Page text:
The recipient of the John Young History Maker Award for 2021, the Honorable Mable Butler blazed a historic career in public service in Orlando and Orange County. The first African American woman to serve on Orlando’s City Council, from 1984 to 1990, she was also the first African American member of the Orange County Commission, where she represented District 6 from 1990
Always concerned with fairness and helping people in need, Butler also worked tirelessly in her earlier public service. She was director of a multipurpose center, under the auspices of the Orange County Community Action Agency, and was instrumental in getting the Meals on Wheels program established in much of west Orange County. Mable Butler Avenue and the Mable Butler Family Center on East Michigan Street in Orlando are named in her honor.
Butler was born in Gainesville and grew up in Jacksonville, Florida. After graduating from high school and getting married, she attended New York City College, majoring in social service. She moved to Orlando in 1957 and served on Mayor Carl Langford’s biracial committee. As chair of the Housing Committee, Butler reported on discriminatory practices in the apartment market, which led to the creation of the Orlando Human Relations Department.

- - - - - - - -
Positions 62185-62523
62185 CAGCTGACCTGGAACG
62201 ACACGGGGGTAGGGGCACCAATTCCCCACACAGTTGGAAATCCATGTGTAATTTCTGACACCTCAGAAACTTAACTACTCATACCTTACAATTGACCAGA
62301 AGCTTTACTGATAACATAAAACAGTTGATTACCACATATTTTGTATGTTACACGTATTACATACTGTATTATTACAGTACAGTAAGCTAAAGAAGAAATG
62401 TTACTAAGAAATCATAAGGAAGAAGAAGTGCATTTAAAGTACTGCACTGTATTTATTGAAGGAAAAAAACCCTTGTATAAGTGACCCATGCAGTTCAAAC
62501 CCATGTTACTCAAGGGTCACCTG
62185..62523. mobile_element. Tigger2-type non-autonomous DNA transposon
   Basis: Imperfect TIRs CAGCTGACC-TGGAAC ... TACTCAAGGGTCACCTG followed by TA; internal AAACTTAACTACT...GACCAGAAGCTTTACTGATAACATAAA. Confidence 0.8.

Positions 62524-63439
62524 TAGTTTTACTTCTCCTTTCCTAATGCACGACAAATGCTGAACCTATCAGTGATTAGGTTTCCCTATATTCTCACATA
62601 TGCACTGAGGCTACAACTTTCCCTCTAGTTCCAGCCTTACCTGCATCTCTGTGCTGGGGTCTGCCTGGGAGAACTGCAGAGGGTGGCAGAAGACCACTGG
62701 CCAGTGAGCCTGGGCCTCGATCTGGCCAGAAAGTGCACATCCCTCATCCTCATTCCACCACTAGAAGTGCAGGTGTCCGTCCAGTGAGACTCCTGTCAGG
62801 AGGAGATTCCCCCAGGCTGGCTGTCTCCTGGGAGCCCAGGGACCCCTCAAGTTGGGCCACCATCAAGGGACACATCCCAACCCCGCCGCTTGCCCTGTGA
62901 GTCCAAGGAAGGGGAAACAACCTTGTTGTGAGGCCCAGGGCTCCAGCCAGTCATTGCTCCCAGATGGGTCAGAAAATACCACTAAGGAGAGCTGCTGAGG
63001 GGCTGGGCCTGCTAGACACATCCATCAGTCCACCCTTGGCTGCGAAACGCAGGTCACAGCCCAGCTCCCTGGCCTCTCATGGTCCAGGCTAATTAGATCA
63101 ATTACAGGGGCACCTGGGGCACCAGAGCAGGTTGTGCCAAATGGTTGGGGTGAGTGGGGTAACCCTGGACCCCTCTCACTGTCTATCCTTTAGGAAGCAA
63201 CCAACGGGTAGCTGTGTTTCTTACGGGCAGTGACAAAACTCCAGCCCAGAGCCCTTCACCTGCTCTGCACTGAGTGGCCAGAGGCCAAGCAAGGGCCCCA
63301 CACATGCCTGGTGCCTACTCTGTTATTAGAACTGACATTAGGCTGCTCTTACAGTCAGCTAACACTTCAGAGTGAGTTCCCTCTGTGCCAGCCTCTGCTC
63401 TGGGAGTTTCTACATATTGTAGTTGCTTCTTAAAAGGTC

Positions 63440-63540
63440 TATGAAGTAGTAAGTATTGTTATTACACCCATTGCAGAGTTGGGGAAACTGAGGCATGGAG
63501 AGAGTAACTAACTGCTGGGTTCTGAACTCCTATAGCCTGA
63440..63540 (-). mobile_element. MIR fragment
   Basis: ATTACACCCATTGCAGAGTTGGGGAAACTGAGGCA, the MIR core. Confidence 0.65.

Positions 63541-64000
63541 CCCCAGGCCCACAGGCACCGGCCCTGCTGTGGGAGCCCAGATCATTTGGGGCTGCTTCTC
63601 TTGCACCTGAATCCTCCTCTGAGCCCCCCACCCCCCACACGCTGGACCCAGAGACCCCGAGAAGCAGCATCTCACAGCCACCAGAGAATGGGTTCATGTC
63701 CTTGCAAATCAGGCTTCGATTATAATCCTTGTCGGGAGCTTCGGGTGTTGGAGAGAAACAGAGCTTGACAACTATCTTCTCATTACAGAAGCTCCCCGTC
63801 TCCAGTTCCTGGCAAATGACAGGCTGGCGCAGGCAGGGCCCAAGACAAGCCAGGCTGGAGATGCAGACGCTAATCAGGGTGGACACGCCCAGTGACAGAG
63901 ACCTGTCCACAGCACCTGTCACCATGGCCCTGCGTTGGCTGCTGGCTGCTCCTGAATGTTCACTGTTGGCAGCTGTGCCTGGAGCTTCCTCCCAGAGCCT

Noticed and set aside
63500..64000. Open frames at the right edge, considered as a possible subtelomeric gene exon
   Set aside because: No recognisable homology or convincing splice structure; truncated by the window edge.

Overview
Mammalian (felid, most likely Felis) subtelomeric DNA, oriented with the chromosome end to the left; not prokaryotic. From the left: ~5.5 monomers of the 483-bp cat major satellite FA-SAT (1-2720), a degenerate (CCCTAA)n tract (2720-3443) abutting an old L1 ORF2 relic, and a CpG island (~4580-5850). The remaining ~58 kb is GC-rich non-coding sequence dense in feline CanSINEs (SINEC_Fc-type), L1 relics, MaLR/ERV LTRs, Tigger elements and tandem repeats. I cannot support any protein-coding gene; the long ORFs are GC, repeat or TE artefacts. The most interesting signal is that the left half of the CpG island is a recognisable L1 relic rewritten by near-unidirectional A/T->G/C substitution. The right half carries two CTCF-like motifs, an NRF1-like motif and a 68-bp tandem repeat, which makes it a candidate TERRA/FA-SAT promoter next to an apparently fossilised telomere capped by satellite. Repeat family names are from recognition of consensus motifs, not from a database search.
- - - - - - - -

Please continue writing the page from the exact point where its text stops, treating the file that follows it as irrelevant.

Through her service to the community, Butler became a force in Central Florida politics, working on two-time Florida Governor Bob Graham’s gubernatorial campaigns and on Orlando Mayor Bill Frederick’s campaigns. Her own political career, spanning almost two-and-half decades, resulted in a lengthy list of accomplishments, and she became known as the matriarch of African American politics in Orlando.